July 30, 2010

Don't be afraid to write your Lawmakers...

I have always felt that in addition to voting, we all have a responsibility to let our elected officials (whether or not we voted for them) know how we feel as their constituents...

Most times you contact them, you will get a  "canned" response to your stance.  These are not always bad, in responding, you at least get the impression they took notice...  

This is a response I received today from an email I sent Senator Warner several weeks ago:

Dear Mr. Rimington,

Thank you for contacting me with your views on the "Don't Ask, Don't Tell" policy. In order to best represent you as your United States Senator, it is vital that I hear your views on this and other important matters.

In 1993, President Clinton, in conjunction with senior military leadership and the Senate and House Armed Service Committees, instituted the "Don't Ask, Don't Tell" policy which bars openly gay and lesbian individuals from serving in the military.  On January 27, 2010, President Obama said in the State of the Union Address that he plans to work with senior military leadership and Congress to repeal the 1993 law.

Since then, the Senate Armed Services Committee has held a series of hearings to address the "Don't Ask, Don't Tell" policy and has solicited the views of the Secretary of Defense, the Chairman of the Joint Chiefs of Staff and each of the Service Chiefs.  The Committee then passed a provision that would provide the Department of Defense the ability to repeal the policy after concurrence from the President, the Secretary of Defense and the Chairman of the Joint Chiefs of Staff that the repeal would not negatively impact readiness. The House of Representatives passed a similar version in their FY 2011 National Defense Authorization Bill that also includes repeal. The bill has yet to come before the whole Senate for a vote. 

I support repeal of "Don't Ask Don't Tell" in an orderly way, working with members of the uniformed services and our military leadership.   Given the complexity and sensitivity of the matter, I believe we must place great weight on the opinions of our military leadership and ensure that we are treating all service members with dignity and respect.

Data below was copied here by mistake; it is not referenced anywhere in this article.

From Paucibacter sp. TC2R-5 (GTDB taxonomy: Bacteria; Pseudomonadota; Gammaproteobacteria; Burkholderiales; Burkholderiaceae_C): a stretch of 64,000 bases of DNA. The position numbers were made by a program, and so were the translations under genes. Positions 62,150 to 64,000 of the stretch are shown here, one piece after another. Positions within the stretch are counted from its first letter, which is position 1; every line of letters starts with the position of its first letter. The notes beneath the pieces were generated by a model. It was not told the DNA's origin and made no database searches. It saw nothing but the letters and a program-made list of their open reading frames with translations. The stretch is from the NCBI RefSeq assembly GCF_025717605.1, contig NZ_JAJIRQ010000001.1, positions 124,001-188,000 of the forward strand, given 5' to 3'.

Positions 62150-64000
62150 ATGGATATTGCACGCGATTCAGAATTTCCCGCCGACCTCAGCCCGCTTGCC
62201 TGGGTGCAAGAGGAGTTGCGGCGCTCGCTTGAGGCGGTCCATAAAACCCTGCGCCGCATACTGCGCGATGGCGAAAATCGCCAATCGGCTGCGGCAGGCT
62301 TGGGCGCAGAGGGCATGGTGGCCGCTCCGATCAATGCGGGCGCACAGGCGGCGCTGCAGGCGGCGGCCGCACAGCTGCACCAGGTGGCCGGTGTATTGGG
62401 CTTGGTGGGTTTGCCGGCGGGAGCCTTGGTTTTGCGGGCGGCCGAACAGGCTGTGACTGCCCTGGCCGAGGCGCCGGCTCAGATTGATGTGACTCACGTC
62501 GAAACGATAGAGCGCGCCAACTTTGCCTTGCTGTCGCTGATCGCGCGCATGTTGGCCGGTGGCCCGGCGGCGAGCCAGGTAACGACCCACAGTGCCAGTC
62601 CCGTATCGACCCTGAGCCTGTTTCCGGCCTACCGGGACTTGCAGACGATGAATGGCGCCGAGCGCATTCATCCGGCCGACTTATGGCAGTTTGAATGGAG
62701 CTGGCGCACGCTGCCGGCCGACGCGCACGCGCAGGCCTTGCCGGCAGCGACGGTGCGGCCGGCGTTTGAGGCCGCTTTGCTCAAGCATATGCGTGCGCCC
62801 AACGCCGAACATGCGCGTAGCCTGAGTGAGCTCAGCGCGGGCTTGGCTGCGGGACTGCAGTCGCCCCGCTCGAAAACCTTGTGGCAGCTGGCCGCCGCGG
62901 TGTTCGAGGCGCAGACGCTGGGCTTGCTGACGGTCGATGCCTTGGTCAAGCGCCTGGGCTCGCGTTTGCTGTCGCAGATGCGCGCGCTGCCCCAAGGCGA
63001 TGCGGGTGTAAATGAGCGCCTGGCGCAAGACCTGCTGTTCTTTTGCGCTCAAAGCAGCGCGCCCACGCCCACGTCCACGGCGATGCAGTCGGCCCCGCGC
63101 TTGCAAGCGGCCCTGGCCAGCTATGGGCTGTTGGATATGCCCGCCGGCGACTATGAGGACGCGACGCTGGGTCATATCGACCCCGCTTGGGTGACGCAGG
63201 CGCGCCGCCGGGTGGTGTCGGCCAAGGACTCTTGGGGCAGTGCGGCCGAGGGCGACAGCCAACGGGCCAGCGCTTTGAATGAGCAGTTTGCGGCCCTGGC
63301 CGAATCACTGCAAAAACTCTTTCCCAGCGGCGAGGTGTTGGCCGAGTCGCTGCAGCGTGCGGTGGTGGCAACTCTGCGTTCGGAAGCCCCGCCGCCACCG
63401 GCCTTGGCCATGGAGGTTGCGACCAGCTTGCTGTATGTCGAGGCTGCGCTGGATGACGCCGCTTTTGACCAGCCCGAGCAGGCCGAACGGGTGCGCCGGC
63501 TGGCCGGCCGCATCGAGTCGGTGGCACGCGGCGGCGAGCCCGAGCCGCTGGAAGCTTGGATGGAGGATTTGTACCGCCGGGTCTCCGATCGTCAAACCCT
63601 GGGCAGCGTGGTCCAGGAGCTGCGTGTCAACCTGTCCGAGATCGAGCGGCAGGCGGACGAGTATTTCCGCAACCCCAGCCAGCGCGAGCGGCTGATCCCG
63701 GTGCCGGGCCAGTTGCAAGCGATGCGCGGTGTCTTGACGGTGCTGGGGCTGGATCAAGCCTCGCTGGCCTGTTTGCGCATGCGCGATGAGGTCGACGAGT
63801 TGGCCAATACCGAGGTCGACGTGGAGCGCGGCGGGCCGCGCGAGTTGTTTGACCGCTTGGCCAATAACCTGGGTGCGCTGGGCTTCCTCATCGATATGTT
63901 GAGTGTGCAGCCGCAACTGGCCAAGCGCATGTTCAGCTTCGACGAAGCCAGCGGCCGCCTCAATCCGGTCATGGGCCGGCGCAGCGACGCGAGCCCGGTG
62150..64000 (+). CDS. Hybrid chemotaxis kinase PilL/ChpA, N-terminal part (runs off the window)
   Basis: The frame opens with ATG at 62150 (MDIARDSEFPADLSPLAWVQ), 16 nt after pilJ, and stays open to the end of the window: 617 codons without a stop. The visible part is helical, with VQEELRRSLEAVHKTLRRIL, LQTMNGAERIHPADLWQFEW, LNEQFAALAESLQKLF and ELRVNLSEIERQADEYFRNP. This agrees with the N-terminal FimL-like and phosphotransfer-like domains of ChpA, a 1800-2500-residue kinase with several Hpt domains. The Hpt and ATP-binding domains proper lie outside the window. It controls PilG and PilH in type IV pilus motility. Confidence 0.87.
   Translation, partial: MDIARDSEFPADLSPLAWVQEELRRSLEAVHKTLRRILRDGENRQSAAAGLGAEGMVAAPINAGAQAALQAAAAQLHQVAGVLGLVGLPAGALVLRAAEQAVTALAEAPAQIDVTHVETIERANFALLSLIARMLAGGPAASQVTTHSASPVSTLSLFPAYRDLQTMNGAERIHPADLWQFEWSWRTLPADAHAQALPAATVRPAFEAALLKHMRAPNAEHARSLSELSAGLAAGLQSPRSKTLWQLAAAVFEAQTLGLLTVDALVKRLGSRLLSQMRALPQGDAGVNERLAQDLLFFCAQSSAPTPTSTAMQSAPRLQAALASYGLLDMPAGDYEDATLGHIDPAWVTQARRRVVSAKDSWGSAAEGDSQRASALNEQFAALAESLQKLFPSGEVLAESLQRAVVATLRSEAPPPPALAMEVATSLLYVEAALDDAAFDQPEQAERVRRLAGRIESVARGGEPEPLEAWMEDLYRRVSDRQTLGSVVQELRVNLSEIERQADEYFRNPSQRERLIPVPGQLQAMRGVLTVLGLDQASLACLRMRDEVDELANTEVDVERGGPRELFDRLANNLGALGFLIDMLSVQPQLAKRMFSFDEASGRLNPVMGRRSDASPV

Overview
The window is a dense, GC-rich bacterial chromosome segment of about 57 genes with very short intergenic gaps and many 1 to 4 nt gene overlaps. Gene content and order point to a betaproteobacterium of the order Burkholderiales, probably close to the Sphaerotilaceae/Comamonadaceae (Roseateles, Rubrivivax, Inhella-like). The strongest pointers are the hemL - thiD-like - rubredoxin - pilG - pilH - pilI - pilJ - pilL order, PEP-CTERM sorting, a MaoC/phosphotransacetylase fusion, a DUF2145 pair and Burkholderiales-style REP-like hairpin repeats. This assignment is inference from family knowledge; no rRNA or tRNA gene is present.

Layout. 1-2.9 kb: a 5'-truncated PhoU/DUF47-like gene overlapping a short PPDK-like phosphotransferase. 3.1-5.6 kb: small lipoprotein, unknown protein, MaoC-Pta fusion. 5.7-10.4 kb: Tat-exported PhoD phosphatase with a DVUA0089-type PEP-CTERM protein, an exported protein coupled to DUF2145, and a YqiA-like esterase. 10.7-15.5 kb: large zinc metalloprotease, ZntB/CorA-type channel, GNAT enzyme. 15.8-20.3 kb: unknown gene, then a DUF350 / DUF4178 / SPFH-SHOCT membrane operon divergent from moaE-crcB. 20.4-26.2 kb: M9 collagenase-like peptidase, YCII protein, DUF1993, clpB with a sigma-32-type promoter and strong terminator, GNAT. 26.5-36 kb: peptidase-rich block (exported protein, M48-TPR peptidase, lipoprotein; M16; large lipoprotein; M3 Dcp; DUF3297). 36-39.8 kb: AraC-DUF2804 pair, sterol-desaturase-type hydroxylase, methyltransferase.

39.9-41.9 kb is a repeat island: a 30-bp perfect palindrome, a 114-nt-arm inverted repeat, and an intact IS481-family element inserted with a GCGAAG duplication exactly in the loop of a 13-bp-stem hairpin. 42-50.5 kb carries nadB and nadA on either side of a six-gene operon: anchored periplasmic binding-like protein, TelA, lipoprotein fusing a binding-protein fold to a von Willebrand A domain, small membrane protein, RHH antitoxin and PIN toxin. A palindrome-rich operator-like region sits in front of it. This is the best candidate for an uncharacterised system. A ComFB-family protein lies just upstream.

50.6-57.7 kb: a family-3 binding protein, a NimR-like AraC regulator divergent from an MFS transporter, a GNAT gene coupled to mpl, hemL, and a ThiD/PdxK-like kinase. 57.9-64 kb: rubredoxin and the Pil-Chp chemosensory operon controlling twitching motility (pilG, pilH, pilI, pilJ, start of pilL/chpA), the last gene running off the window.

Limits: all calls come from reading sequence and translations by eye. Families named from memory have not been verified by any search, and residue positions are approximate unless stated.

Again, thank you for taking the time to contact me with your views. I will continue to keep your thoughts in mind as the situation unfolds.  As we move forward with the 111th Congress, please continue to be in touch with your opinions and concerns.

United States Senator  

It's always a pleasure to get a  response, regardless of it's timeliness and also nice to see there was some thought in the response...

Over and "Out" from the RED State of Virginia, here in Portsmouth.


Ron Tipton said...

I am a firm believer in writing letters to our elected representatives. Thank you for remininding others to do the same. The letters do work. They listen. Not e-mail, letters.

Anonymous said...

I don't just write letters. Not just letters oh no, I show up at hearings, party events, etc.

My state Rep and Senator both know me by name. So too my city councilor, and even the Mayor.

It's to the point now where if I see something wrong, I just email my city councilor and the matter is resolved.

Case in point, last winter the highway overpasses were laden with snow and ice. I explained that the two particular overpasses linked the hotels and hospitality from the restaurants and shops in this section of the city. Next day both were down to pavement.

Then there was the piled up litter between a park fence and a bus shelter. That too was cleaned up.

Remember - all politics are local. And really, they need to hear from us regularly.

Post a Comment

Thanks for leaving your Comments, I love them all: